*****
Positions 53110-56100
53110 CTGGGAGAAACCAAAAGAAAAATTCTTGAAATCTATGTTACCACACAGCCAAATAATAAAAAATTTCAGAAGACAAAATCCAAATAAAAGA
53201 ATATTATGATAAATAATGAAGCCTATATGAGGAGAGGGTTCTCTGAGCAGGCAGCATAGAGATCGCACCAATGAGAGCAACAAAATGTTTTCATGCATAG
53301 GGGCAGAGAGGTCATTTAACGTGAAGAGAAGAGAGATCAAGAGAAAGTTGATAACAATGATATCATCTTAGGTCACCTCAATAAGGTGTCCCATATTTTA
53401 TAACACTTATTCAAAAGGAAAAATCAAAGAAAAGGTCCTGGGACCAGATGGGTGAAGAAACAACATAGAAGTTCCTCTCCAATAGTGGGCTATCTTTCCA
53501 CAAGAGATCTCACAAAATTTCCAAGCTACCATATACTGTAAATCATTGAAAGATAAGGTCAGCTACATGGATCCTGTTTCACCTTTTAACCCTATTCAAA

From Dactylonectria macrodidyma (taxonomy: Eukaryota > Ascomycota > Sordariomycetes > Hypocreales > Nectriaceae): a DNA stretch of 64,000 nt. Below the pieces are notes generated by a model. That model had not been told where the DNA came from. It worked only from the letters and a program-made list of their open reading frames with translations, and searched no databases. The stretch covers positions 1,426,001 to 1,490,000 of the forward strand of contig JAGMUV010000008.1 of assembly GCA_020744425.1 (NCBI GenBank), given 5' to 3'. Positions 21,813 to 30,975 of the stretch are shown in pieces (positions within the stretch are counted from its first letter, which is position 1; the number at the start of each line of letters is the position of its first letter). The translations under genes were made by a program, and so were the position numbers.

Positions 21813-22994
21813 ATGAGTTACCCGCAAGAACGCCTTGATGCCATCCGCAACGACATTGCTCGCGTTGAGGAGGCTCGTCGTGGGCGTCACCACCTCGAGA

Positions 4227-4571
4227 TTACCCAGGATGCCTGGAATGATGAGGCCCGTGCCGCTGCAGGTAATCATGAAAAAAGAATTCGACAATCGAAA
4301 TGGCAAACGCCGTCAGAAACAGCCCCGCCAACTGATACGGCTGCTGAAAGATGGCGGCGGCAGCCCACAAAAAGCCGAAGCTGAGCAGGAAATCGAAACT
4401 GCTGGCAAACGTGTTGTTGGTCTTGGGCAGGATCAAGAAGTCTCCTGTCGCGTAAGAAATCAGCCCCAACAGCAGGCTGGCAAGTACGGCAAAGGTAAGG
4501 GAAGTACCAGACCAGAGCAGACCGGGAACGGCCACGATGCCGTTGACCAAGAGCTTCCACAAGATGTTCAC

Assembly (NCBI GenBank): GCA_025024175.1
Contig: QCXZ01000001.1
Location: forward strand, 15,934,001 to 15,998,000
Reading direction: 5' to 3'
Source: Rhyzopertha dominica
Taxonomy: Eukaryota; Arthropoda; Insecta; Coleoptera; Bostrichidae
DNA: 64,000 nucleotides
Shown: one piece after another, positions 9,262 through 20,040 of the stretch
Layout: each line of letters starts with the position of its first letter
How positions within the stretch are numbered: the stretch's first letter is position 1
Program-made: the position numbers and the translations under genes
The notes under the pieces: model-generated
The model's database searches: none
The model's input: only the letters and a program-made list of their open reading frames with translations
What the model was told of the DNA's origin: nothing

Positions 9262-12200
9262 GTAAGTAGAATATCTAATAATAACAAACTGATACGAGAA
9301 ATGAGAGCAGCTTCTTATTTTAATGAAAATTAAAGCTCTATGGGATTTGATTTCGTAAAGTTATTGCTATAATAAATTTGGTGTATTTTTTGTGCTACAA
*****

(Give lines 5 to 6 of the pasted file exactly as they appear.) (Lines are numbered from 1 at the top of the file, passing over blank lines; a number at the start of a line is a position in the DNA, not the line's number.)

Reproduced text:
53401 TAACACTTATTCAAAAGGAAAAATCAAAGAAAAGGTCCTGGGACCAGATGGGTGAAGAAACAACATAGAAGTTCCTCTCCAATAGTGGGCTATCTTTCCA
53501 CAAGAGATCTCACAAAATTTCCAAGCTACCATATACTGTAAATCATTGAAAGATAAGGTCAGCTACATGGATCCTGTTTCACCTTTTAACCCTATTCAAA